Former Rochdale Canal Lock 53 – Castleton, UK
Posted by: Groundspeak Premium Member dtrebilc
N 53° 35.271 W 002° 10.696
30U E 554394 N 5937981
Quick Description: The Rochdale canal is 32 miles long and connects Manchester on the west side of the Pennine Hills and Sowerby Bridge on the east side.
Location: North West England, United Kingdom
Date Posted: 2/10/2014 2:21:05 PM
Waymark Code: WMK490
Published By: Groundspeak Premium Member cache_test_dummies
Views: 1

Long Description:

The Canal History
The Rochdale Canal was completed in 1804 and is one of three canals that cross the Pennine hills. This is the only one that doesn’t use tunnels. In addition it was a broad canal with bridges and locks that allowed boats of 14 feet width to pass through.

The one downside of not using tunnels is that it originally had 92 locks. These days two of them have been combined into one deep lock.

Competition from railways and roads subsequently led to a decline in goods being carried and by 1937 the only section left in operation was at the Manchester end of the canal.

In 1965 there was talk of abandoning the canal but by this time leisure boating had become very popular in the UK and there was a campaign to keep it open. Work was started and the canal slowly re-opened in a number of different stages. The whole length finally reopened in September 2007.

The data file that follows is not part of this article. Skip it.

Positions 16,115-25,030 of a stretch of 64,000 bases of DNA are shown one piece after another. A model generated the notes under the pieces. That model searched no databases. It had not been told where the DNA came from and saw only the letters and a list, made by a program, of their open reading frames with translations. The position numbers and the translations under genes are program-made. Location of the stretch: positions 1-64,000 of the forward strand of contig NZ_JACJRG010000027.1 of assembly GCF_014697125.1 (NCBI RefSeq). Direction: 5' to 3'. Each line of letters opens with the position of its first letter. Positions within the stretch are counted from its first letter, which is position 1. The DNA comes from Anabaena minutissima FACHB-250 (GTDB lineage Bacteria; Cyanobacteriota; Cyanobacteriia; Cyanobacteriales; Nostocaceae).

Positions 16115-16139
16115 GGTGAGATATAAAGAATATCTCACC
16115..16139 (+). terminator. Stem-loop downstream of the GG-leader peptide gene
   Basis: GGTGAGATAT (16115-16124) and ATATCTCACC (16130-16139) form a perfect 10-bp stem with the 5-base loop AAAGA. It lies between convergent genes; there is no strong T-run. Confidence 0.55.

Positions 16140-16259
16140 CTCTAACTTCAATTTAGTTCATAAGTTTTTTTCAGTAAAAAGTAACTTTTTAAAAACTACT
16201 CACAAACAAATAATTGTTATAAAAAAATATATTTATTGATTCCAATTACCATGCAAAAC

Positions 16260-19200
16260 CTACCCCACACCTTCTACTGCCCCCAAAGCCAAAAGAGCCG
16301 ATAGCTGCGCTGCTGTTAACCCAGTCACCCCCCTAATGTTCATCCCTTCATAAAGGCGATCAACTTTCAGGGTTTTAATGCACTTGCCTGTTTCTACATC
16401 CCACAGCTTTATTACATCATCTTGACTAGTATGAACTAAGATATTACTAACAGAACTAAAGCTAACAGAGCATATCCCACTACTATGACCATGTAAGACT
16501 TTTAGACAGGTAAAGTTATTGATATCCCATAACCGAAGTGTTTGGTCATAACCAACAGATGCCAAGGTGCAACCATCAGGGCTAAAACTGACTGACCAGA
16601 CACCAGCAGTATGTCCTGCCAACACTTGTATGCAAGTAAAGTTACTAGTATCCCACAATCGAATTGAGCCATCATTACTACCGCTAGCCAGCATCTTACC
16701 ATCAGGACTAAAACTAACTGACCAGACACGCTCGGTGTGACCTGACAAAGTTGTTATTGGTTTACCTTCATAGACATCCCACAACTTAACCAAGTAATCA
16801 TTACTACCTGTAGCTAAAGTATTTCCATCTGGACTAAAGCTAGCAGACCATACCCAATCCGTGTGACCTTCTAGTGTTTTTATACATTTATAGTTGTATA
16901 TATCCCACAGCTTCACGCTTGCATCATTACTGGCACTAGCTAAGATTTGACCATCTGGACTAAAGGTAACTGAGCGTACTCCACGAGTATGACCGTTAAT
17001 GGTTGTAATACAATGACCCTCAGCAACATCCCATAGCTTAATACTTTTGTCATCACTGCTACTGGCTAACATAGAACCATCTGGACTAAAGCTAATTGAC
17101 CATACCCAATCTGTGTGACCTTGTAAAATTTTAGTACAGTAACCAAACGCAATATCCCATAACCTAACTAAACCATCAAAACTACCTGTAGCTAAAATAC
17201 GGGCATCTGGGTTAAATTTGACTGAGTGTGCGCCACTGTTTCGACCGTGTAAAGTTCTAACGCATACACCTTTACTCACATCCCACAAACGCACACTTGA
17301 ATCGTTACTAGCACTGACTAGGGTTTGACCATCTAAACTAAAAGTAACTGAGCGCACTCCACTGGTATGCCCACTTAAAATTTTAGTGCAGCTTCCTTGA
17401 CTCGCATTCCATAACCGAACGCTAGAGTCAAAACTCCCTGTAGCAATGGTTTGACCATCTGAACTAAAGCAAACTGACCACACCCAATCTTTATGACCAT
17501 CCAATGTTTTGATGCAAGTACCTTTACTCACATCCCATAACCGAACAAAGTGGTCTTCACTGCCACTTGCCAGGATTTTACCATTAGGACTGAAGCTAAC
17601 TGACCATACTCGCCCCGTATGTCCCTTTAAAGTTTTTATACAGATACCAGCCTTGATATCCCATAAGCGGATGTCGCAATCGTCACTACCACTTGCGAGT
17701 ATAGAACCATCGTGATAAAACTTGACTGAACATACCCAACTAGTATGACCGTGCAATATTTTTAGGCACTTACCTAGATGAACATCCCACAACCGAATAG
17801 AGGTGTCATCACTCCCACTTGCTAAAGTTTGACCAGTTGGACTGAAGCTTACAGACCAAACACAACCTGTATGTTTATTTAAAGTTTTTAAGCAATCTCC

Details of this lock
This lock is also known as Blue Pits Lowest Lock. It is one of three original locks named after a nearby quarry that used to produce a type of blue clay.

This lock was originally 9 feet deep but then in the late 1960s after this section of canal had closed the M62 motorway was built near here across the canal cutting it in two. When restoration work on the canal started a way had to be found to get the canal under the motorway.

Near to this point there was a farm road that passed through a tunnel under the motorway. The solution to the problem was to leave this lock permanently open and to divert the canal to use the road tunnel. A new lock 53 was then built at the far side of the the motorway where the diversion met with the original route of the canal. This website shows the various stages of doing this work.

This lock was made a Grade II listed building by English Heritage in 1985 before the canal was restored. link

The web site tells us that the lock engineer was William Jessop. It also tells us that the winding gear for the lock gates has been removed and that only one set of gates remain. This is still true today, recesses in the lock walls can be seen where the gates used to be.
Waterway Name: The Rochdale Canal

Connected Points:
The city of Manchester on the western side of the Pennine hills and the town of Sowerby Bridge on the east.


Type: Lock

Date Opened: 1/1/1804

Elevation Difference (meters): 3.00

Site Status: Remnants

Web Site: [Web Link]

Date Closed (if applicable): Not listed

Visit Instructions:
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